Otherwise, the phone wasn’t bad: flicking between homescreens, even with numerous widgets, wasn’t an issue, and apps were relatively quick to load. Just don’t expect the performance you’d see from even a last-generation dual-core processor. With the lower price comes a sacrifice in performance, but even then it’s disheartening to see it come at the expense of the overall user experience.
As for benchmarks, we put the phone through the usual gauntlet. Quadrant returned a result of 2030, AnTuTu came in at 2626, and NeNaMark 2 hitting 28.8fps. Pointing the browser towards SunSpider 0.9.1 gave us a score of 3314ms. The Qualcomm created Vellamo benchmark will favor phones with Qualcomm processors, just like the HTC One V, and predictably returned a strong result: 1169.
The One V shares the same f/2.0 aperture found on the One X and One S, but with a five megapixel sensor instead of eight. Photos are generally solid, and definitely better than other cameras around this price bracket, but there are a few issues. Colors can sometimes look inaccurate depending on lighting conditions, resulting in dull photos, or shifted towards a certain hue.
While photos with subjects that sit a close to medium distance away from the camera generally turn out well, far away objects like buildings can result in a blocky mess. JPG compression seems to be the culprit, with photos coming in undersized (typically around 650 to 800KB), and any detail to be found on buildings seems to have been smoothed over, with a healthy dollop of blocking and ringing added for good measure. Don’t get us wrong, it’s a decent camera overall, it’s just let down by aggressive compression. That could possibly be fixed once you’re rooted and poke around the camera settings, but for those who don’t delve into such things and prefer stock devices, it’s something to be wary of.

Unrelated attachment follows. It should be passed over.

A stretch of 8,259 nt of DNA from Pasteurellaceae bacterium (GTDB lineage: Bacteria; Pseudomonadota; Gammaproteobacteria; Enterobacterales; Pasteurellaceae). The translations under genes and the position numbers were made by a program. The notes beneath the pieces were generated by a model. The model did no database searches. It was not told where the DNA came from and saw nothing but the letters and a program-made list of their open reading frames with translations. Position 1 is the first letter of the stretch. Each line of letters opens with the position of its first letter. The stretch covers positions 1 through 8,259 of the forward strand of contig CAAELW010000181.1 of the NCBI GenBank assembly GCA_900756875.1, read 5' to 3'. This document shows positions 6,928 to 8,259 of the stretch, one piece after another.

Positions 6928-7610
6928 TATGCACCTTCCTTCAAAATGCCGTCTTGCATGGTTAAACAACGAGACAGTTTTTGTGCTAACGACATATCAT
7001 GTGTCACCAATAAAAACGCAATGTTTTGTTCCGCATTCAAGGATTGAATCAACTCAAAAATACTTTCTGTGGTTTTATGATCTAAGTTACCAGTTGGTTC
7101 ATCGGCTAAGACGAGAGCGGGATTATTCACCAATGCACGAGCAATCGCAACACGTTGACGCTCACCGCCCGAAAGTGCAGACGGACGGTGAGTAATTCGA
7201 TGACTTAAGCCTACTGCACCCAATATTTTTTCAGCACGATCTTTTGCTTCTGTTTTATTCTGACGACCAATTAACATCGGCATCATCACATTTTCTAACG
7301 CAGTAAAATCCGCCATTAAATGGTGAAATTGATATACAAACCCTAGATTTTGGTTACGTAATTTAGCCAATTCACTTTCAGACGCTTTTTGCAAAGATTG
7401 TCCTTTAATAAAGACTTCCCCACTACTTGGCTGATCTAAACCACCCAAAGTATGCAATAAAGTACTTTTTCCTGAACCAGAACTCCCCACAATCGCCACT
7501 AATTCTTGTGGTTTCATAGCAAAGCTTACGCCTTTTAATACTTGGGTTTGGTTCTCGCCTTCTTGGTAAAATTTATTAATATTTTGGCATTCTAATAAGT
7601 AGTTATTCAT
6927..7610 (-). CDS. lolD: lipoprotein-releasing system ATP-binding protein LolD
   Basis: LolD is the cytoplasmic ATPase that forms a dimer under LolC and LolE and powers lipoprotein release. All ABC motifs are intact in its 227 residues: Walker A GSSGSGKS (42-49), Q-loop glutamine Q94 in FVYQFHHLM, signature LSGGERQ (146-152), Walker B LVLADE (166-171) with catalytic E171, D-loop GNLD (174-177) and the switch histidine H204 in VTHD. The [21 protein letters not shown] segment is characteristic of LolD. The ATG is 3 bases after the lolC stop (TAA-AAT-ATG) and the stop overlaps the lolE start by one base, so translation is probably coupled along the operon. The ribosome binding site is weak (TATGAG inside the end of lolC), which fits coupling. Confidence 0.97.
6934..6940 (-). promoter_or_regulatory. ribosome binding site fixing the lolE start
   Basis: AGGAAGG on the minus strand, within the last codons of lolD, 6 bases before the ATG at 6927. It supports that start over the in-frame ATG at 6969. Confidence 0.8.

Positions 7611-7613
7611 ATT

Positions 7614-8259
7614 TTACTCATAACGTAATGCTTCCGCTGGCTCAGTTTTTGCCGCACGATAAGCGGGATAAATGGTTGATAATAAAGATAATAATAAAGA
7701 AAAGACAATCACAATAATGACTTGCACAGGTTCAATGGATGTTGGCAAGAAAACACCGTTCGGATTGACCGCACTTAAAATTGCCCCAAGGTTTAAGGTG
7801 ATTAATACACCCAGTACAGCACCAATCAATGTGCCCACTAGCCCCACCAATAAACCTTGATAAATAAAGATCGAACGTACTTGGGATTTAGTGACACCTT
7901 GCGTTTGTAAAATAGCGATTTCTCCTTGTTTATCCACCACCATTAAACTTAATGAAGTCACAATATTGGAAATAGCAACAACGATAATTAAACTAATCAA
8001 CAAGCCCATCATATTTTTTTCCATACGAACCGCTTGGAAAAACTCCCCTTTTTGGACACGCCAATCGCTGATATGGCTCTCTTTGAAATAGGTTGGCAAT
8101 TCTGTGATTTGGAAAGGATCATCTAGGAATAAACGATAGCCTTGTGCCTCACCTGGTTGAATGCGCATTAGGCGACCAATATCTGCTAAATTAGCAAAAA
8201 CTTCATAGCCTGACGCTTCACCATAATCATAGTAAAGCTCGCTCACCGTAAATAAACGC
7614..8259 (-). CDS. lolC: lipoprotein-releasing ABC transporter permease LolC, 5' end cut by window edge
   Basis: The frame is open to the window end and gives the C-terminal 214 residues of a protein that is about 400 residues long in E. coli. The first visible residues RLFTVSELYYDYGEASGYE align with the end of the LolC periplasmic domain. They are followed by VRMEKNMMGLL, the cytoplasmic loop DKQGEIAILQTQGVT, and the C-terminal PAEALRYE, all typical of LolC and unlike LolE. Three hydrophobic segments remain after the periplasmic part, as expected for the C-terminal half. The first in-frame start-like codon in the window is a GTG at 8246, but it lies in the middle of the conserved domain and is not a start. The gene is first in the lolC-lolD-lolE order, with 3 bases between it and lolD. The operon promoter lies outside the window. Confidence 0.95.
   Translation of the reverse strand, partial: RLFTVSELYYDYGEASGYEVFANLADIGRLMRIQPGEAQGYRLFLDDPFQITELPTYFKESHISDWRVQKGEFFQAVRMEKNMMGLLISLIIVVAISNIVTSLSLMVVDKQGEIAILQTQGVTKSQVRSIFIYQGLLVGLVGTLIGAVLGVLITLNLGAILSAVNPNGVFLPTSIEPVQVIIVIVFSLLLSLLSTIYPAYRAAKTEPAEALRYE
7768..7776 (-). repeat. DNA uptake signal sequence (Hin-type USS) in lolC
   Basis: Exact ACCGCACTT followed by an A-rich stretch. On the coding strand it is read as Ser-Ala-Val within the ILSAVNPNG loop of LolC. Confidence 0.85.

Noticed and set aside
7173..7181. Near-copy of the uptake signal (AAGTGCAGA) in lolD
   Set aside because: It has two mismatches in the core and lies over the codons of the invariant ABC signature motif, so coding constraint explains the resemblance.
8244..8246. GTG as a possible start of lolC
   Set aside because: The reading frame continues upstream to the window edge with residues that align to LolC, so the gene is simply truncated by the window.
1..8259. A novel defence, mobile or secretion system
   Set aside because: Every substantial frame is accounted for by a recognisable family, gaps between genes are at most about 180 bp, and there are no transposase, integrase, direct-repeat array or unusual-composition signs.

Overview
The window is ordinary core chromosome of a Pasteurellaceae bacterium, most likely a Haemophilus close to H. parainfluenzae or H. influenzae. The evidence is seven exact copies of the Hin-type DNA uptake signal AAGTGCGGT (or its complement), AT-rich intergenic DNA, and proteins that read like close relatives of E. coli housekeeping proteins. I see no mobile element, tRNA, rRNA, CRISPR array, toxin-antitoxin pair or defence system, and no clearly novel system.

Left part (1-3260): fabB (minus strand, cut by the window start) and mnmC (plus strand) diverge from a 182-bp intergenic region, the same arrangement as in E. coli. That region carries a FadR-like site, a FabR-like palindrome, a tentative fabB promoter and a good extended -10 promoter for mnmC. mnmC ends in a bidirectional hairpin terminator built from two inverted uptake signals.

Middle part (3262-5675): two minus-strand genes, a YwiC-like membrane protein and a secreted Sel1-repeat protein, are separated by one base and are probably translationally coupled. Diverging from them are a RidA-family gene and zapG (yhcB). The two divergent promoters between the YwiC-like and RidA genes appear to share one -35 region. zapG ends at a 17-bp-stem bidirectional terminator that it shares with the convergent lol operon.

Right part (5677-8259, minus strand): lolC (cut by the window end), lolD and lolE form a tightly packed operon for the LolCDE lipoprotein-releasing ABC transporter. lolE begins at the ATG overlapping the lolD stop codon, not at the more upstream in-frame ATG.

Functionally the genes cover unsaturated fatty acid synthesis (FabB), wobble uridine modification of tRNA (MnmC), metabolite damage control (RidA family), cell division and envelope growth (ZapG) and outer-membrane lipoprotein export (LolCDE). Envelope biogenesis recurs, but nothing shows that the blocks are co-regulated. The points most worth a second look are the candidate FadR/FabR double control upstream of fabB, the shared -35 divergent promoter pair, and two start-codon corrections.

There’s a 1,500mAh battery sealed into the One V, and that capacity matched with the frugal processor makes for good battery life overall. We used the phone for a couple of days, and while we would consider our usage lighter than most, it still managed to get us through two days without needing a recharge. Even with heavier usage, you should be able to make it through a full working day without any issues.
We also performed a more strenuous video rundown test. That involved a 720p H.264 High Profile L3.1 video with AAC audio played on loop with screen brightness set to 100%, WiFi and 3G left on, and headphones plugged in with volume set at 50%. The One V managed to last five hours and five minutes before it was begging for the charger.
The HTC One V is a good phone overall. It will appeal to those looking to make the jump into the smartphone world for the first time, and it’s a good step up for those still stuck on aging 528MHz devices. What ultimately lets it down is the sluggish performance in the browser thanks to the single-core processor. It’s not an automatic deal breaker, but you’ll definitely run into circumstances on heavier sites where the phone will stutter, pause, and try to catch its breath.
Having said that, it’s only one knock against an otherwise enticing package. You get great build quality, the latest version of Android along with a restrained Sense experience, a solid camera, and excellent screen, all for an affordable price. Negri Electronics has the phone in stock for $345.50, and we imagine if US carriers start offering the phone it will be close to (if not) free. If that turns out to be the case, then the HTC One V is very much worth considering.